Looking across to Seattle Ridge from Taylor Creek drainage.

Seattle Ridge uptrack with glide crack hazard.


Avalanche Problem 2
  • Normal Caution
    Normal Caution
Normal Caution
Normal Caution means triggering an avalanche is unlikely but not impossible.
More info at Avalanche.org

Other than the scary glide avalanche issue normal caution is advised in the backcountry. The snowpack is generally stable and there is a stout melt-freeze crust on the surface extending to at least 4000′. Yesterday this crust remained frozen throughout the day with minor softening below 2000′. For today, clouds may limit surface warming but there may also be windows of sunshine.  Watch out for ‘slide for life’ potential in steep terrain, as the surface crust is very slippery.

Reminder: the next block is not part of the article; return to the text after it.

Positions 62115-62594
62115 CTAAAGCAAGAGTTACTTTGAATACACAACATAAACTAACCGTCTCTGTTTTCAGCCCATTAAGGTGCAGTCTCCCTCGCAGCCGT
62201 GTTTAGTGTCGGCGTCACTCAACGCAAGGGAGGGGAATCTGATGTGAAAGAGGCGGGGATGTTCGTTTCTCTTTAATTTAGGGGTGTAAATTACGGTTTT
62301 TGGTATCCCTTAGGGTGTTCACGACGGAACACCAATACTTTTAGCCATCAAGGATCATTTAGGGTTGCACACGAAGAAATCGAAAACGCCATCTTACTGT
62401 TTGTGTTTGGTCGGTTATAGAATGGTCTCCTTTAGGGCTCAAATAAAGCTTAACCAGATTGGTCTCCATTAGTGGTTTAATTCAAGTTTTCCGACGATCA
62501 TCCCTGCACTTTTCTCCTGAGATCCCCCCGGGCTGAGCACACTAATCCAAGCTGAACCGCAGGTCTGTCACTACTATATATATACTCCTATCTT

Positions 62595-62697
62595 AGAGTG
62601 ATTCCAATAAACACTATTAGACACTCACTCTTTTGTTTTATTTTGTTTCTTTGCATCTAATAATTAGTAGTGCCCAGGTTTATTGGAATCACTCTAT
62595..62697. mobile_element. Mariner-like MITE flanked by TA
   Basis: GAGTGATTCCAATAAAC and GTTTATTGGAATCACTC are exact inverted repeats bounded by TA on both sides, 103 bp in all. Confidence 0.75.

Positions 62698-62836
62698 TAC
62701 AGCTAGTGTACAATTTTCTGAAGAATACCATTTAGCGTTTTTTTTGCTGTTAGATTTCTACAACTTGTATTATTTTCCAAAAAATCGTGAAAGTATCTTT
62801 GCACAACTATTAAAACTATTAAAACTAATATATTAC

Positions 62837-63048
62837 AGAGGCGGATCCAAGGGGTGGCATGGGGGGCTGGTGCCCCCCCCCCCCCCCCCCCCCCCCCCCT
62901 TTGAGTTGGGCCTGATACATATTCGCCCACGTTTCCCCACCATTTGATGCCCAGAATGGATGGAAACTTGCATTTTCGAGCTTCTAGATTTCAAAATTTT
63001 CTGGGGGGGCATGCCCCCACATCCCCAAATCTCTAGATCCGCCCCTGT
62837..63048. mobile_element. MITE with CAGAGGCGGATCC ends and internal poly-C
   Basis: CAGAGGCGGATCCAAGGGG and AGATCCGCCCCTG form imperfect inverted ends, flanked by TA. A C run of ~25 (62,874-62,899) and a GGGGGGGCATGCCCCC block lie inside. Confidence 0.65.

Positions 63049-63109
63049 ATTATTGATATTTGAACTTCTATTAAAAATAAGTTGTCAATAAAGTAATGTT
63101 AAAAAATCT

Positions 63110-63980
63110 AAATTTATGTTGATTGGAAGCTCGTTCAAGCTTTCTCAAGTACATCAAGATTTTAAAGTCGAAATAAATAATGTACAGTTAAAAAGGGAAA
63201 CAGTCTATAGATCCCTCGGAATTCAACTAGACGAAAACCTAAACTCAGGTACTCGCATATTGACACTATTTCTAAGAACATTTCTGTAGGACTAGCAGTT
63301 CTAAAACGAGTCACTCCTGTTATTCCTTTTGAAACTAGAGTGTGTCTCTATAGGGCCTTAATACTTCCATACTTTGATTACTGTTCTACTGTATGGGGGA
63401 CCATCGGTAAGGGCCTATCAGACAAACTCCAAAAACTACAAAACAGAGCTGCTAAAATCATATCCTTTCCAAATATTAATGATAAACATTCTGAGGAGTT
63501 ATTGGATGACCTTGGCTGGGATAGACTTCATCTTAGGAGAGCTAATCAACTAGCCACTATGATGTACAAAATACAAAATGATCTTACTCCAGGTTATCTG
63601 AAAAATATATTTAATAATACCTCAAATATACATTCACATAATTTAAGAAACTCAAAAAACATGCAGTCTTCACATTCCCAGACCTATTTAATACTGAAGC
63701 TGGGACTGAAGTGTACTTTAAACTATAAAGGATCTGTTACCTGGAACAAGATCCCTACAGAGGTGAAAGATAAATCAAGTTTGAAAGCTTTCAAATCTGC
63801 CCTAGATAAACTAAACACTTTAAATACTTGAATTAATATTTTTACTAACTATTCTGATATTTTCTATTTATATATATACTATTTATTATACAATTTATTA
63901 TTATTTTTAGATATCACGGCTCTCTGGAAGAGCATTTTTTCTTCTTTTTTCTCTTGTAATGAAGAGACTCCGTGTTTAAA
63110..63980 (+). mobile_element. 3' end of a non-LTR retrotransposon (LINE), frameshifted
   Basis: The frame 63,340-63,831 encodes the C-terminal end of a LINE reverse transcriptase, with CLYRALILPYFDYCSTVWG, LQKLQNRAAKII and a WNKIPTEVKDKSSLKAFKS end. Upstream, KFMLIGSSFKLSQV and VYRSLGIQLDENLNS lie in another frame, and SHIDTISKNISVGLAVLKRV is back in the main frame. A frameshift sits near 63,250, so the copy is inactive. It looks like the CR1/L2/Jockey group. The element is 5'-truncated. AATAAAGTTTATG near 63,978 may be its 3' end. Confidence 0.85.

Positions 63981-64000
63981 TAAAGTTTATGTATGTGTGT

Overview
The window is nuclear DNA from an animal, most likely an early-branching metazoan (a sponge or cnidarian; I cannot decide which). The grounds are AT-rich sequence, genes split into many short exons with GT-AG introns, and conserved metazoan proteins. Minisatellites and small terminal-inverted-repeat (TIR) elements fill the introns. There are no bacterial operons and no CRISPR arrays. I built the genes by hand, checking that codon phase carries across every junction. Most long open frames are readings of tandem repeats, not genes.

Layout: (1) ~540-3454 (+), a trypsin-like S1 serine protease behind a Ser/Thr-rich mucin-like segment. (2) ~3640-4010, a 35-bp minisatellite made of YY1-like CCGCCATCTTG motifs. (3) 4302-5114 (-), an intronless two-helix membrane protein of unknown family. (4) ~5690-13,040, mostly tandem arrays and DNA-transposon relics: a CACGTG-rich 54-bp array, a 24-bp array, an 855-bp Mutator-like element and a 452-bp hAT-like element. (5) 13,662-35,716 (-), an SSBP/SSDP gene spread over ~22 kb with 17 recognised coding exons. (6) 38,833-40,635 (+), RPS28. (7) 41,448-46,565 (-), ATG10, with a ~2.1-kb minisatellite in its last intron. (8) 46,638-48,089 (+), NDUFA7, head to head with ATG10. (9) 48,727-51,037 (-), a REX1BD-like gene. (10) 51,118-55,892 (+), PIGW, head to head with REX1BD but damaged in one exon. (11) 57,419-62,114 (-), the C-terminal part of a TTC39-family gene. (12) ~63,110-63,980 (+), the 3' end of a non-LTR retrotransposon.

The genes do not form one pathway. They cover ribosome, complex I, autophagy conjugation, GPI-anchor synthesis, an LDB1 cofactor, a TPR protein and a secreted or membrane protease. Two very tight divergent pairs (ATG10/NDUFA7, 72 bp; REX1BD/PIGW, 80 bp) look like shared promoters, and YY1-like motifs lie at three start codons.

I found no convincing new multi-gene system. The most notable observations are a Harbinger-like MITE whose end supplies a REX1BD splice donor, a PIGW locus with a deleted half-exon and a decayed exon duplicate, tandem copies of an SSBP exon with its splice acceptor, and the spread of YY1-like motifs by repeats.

Remember Low danger does not mean NO danger. Follow safe travel protocol and be on the lookout for changing conditions.

Here are a few other avalanche problems to keep in mind:

Wet loose avalanches: If there is enough rain and/or warming to disintegrate the crust at low elevations, wet loose avalanches may be possible in very steep terrain. 

Wind Slabs: Yesterday shallow wind slabs were observed on leeward terrain along ridgelines in Alpine. There is not much snow available for transport but as we get a bit more precipitation these may become more pronounced. These shallows slabs are sitting on the slick crust and could surprise you in steep terrain.